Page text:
SATURDAY, Dec. 17 (HealthDay News) -- From buying a Christmas tree to stringing up lights and wrapping gifts, there are a number of health and safety issues parents and guardians should consider during the holidays, according to child health experts.
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The American Academy of Pediatrics offers the following tips to help keep children and the whole family safe:
- Make sure, if you select an artificial tree, that it is flame-resistant.
- When selecting a live tree, find one that is fresh. Being green, having a sticky trunk and having needles that don't bend, fall off or break easily are signs that a tree is fresh and less likely to pose a fire hazard.
- Trim a few inches off the bottom of the trunk to help it absorb more water and refill the tree stand with water regularly.
- Trees should not be set up in high-traffic areas or near fireplaces, radiators or portable heaters.
- When hanging tree lights, always make sure that each bulb works and there are no frayed wires, broken sockets or loose connections.
- To avoid electrocution, electric lights should never be used on a metallic tree.
- When decorating with lights outside, check to make sure the lights have been certified for outdoor use.
- Hooks and insulated staples should be used to hold lights in place -- not nails or tacks.
- All lights should be plugged into circuits with ground fault circuit interrupters to avoid potential shocks.
- Never leave lights on when you are not home because a short circuit could cause a fire.
- When it's time to take lights down, don't pull or tug on them.
- Only flame-resistant materials should be hung on a tree.
- Choose only plastic or nonleaded tinsel or artificial icicles.
- Open flames, such as lighted candles, should not be placed near a tree or in an area where children can touch them or knock them over.
- Avoid decorations that are sharp or breakable -- especially if there are small children in the home.
- Decorations with small parts or those that look like real candy or food should also not be used near small children, who could swallow or choke on them.
- Wear gloves and follow directions carefully when using spun glass, known as "angel hair," or fake snow sprays.
- All wrapping papers, bags, ribbons and bows should be removed from fireplace areas once gifts have been opened to avoid fire hazards.
- Quickly dispose of plastic bags and long ribbons, which can pose suffocation hazards to small children.
- Be sure to select age-appropriate toys to match the abilities, skills and interests of each child, and to avoid potential dangers such as choking on small parts or button batteries.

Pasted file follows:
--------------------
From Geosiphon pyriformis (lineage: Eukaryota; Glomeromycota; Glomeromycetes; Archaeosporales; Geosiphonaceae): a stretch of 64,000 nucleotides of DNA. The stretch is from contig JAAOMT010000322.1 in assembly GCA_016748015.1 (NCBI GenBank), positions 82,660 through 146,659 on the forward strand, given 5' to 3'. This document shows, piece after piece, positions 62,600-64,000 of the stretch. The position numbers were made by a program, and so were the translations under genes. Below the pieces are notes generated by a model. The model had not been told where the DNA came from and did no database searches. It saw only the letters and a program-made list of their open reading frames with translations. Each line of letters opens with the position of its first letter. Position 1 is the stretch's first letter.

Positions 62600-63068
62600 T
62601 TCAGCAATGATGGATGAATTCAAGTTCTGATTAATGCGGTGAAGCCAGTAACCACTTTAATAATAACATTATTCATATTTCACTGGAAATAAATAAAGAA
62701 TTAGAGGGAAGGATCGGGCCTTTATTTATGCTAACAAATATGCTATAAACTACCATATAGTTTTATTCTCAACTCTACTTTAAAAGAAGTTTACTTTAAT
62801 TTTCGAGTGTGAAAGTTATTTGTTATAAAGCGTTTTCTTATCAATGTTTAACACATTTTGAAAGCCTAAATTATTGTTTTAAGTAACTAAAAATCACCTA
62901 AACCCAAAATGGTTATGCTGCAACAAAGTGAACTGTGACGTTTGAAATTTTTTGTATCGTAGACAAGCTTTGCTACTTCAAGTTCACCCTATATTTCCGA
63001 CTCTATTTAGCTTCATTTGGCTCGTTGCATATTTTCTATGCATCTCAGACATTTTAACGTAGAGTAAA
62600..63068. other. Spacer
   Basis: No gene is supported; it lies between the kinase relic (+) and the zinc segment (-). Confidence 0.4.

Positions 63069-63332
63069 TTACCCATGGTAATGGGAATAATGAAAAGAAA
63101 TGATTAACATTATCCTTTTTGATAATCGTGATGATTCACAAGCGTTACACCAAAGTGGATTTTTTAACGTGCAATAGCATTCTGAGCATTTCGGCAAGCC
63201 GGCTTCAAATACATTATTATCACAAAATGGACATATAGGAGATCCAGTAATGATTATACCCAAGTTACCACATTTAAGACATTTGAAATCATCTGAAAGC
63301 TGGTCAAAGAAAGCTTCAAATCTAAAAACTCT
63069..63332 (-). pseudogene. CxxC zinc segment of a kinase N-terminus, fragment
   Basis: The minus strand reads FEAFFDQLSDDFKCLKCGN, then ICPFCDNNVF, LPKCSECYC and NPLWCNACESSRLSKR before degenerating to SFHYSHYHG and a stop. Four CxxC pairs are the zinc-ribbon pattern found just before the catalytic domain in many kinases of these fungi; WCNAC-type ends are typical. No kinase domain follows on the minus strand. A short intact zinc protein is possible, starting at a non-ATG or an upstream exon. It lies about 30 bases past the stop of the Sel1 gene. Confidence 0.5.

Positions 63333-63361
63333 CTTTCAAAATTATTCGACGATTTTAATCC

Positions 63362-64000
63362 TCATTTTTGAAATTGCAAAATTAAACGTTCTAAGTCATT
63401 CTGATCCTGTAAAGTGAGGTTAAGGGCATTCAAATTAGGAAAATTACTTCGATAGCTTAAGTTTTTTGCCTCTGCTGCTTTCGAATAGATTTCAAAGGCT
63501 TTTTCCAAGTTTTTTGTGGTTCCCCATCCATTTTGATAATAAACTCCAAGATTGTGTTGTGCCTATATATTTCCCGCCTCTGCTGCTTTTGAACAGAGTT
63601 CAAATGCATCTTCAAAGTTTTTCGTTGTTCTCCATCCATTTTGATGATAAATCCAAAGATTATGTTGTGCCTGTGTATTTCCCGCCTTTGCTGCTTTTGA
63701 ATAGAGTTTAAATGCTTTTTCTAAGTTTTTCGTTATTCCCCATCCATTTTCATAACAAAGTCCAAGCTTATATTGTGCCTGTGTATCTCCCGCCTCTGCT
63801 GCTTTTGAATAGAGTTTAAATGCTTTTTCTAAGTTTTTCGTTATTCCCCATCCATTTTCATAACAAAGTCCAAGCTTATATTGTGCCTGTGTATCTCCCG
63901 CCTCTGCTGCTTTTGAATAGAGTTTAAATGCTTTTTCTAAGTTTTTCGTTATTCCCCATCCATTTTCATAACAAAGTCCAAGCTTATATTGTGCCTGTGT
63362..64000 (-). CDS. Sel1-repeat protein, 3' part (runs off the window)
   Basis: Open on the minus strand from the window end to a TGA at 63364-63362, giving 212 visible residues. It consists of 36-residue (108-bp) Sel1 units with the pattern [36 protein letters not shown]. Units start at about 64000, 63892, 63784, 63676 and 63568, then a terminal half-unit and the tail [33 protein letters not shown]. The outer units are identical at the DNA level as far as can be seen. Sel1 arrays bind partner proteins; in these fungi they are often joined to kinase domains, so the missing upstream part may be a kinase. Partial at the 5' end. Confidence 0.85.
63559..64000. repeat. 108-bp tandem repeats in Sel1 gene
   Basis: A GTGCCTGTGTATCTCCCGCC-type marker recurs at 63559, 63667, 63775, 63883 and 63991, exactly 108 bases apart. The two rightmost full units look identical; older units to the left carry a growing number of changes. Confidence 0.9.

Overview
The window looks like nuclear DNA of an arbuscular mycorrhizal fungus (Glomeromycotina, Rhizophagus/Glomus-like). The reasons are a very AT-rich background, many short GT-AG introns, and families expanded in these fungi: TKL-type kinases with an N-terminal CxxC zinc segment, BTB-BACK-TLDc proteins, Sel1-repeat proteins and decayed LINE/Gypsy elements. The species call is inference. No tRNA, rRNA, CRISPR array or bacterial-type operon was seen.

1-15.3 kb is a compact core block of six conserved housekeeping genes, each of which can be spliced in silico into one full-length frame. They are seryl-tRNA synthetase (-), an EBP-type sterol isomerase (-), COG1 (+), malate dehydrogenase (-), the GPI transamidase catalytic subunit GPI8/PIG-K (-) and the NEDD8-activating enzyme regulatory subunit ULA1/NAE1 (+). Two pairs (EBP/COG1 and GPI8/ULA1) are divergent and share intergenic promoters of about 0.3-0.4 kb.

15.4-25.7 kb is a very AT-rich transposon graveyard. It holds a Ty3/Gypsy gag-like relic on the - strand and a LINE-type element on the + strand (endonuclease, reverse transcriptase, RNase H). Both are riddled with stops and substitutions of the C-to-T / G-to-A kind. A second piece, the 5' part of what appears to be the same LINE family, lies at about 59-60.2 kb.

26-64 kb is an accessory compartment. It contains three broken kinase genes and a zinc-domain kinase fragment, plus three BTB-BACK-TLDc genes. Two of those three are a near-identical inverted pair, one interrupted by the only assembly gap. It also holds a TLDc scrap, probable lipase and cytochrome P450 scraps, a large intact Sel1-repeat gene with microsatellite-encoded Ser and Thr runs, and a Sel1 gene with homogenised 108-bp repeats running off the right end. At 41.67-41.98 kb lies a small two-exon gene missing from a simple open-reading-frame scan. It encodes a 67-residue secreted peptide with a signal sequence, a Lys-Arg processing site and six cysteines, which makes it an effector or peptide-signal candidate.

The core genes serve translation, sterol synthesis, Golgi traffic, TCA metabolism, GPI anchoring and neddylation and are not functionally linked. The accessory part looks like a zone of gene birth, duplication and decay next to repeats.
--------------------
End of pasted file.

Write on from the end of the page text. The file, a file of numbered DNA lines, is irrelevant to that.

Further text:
- Give children under the age of 10 years battery-operated toys rather than those that must be plugged in to an electrical outlet.
- Strings and ribbons should be removed from toys before they are given to young children to avoid strangulation, particularly cords that are more than 12 inches long.
- Toys should be kept in a designated location to keep youngsters from gaining access to older kids' toys.
- Keep hot liquids and foods away from the edges of tables and counters where they could be easily reached by young kids or knocked over.
- Be sure young children do not have access to microwave ovens.
- Fully cook meats and poultry, and thoroughly wash raw vegetables and fruits to avoid harmful bacteria.
- Frequent hand washing and using separate utensils during food preparation will also help avoid bacterial infection.
- Thaw raw meat in the refrigerator and put cooked foods away within two hours of preparation.
- Clean up immediately after a holiday party so that children do not face potentially dangerous situations in the morning, such as leftover spoiled food or alcoholic beverages.
- Remember that not all homes you visit will be child-proofed, so be aware of potential dangers, such as unlocked medicine or cleaning supply cabinets.
- Keep a laminated list of important phone numbers, such as the police, fire department and pediatrician, that can be accessed in the event of an emergency. The Poison Help Line is 1-800-222-1222.
- Traveling and holiday festivities can be stressful for children. Try to maintain children's sleep, nap and eating schedules to help them feel more comfortable.
- Remove all greens and other decorations from fireplace area and be sure the flue is open before building a fire.
- Keep "fire salts," which produce colored flames, away from children. They contain heavy metals that can cause intense stomach and intestinal irritation and vomiting if swallowed.
- Do not burn wrapping paper in the fireplace.
-- Mary Elizabeth Dallas
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